Twenty-eight years ago, on November 9, 1989, a bureaucratic mix-up allowed crowds of East Germans to cross the Berlin Wall. The subsequent scenes of dancing and celebration have become familiar, but how did they come about? Why did the Wall fall when it did – and did it have to fall at all? This course will examine the roots, causes, and aftermath of communism’s collapse in Eastern Europe and the Soviet Union. We will consider economic stagnation and abortive attempts at reform; political crises and the rise of dissident movements; cultural exchange and the influence of mass media; and the role of social and nationalist activism.
Throughout, we will pay particular attention to the meaning and impact of the Cold War. Communism aspired to be a systematic alternative to the capitalist world, with its own principles of morality, work, and leisure. For this reason, communist regimes were constantly engaged in competition with the West, from the Russian Revolution through the fall of the USSR. We will explore how this competition drove policies at home and abroad; how communist leaders tried to respond to Western influences; and how the Cold War framework continues to shape Russian politics today.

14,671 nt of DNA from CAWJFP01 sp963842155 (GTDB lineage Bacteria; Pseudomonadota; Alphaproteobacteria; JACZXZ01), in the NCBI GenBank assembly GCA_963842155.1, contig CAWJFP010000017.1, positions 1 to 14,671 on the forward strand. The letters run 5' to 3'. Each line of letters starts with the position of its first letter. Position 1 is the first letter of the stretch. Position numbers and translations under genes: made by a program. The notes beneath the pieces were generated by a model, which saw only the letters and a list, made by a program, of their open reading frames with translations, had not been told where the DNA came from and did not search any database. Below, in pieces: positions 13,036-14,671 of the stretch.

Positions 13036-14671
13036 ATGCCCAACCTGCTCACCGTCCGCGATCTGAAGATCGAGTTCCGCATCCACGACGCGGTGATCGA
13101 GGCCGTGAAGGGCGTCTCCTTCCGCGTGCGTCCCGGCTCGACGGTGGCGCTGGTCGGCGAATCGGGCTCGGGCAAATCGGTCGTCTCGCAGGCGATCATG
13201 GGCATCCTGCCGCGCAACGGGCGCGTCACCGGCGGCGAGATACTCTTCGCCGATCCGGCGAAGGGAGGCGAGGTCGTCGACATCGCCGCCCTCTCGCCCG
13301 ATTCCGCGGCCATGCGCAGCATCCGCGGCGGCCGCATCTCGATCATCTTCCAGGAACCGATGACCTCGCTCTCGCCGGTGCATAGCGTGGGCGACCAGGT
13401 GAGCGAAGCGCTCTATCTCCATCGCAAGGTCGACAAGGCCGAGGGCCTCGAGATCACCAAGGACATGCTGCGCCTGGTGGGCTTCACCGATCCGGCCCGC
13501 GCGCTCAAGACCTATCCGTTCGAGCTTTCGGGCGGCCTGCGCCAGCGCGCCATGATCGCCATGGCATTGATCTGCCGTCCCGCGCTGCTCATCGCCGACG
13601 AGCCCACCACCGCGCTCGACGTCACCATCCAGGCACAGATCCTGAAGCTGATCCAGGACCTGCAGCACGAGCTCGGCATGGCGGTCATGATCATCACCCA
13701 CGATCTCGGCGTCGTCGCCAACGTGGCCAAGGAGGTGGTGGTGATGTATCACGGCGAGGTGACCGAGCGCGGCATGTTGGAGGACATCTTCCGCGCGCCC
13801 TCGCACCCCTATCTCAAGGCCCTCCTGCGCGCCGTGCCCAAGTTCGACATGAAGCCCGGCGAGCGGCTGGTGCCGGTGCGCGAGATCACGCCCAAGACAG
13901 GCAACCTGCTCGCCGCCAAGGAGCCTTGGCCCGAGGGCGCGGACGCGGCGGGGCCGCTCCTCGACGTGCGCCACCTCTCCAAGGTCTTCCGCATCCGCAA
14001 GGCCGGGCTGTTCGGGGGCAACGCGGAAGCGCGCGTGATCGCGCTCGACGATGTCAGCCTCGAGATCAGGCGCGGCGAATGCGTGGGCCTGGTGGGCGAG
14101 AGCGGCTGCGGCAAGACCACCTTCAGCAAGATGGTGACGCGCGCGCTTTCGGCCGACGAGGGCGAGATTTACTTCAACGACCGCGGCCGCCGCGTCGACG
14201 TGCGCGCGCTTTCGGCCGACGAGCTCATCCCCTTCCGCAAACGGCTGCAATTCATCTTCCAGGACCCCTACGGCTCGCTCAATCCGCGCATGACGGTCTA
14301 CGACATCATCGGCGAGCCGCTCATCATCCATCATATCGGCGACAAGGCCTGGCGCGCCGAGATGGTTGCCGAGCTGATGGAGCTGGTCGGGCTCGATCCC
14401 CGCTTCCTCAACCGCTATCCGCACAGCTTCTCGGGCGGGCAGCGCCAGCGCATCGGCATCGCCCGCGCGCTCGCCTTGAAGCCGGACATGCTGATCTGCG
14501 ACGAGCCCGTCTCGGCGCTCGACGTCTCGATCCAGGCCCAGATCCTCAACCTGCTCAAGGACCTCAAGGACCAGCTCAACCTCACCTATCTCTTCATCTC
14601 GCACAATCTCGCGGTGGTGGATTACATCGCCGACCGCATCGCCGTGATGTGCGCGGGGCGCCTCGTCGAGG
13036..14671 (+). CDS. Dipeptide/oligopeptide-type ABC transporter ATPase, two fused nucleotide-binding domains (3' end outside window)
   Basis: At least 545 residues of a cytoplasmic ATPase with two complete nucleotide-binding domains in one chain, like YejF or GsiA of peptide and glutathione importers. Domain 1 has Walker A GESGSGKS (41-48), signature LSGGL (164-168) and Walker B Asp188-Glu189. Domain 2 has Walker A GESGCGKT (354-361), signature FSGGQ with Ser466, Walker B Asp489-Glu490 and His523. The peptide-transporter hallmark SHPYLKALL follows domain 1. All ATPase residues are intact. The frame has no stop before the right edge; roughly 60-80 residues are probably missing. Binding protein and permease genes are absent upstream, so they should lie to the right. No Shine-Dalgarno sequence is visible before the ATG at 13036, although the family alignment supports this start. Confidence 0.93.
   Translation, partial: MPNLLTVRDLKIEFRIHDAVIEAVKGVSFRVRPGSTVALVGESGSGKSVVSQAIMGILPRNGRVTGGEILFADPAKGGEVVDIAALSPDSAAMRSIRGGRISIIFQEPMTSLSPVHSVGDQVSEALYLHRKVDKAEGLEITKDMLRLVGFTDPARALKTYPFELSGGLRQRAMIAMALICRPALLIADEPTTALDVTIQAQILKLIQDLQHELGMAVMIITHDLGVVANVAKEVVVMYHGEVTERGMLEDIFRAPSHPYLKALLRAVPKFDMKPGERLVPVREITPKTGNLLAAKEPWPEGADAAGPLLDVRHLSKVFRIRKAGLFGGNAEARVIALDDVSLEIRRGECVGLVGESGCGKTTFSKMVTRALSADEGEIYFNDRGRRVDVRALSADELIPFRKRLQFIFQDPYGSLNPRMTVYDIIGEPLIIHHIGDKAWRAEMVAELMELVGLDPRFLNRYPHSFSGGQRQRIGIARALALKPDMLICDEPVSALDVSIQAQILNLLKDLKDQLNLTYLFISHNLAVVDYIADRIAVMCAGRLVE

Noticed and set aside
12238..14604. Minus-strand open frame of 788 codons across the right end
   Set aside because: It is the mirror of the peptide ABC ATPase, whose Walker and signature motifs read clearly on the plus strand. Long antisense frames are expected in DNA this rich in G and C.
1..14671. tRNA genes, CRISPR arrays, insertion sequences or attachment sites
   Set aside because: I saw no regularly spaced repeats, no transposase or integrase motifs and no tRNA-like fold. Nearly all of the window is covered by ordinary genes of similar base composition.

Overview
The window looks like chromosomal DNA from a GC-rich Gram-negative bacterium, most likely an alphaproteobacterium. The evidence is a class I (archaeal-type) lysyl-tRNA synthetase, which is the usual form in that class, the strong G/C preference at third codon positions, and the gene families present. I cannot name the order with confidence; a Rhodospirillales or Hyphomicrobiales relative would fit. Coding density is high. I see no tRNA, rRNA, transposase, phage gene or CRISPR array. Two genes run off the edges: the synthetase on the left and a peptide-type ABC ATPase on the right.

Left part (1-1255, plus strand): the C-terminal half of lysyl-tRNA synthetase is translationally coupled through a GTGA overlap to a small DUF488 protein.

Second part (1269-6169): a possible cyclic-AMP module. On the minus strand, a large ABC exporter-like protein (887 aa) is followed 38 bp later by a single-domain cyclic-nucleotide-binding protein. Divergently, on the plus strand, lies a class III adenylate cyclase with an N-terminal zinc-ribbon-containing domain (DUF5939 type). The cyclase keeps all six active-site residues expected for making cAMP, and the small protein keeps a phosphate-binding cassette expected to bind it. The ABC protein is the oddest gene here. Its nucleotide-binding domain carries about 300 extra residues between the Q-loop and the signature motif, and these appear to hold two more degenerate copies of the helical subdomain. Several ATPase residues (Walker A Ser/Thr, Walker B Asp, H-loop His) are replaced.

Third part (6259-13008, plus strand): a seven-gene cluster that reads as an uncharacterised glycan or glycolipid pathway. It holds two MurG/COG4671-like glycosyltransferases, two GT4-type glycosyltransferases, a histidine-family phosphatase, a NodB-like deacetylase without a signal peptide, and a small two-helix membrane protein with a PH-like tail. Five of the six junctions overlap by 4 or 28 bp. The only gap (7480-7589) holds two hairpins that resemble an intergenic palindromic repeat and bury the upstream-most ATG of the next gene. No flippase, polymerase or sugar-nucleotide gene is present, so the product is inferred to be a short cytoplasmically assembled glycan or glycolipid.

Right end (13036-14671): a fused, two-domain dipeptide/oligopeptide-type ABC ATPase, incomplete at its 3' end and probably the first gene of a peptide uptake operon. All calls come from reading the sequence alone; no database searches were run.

Class meetings will be a mix of lectures and discussion. Students should expect to read 50-70 pages a week, and to attend four movie screenings over the course of the semester. Assignments include a midterm, a final exam, and two creative five-page papers, written from the perspective of a fictional character.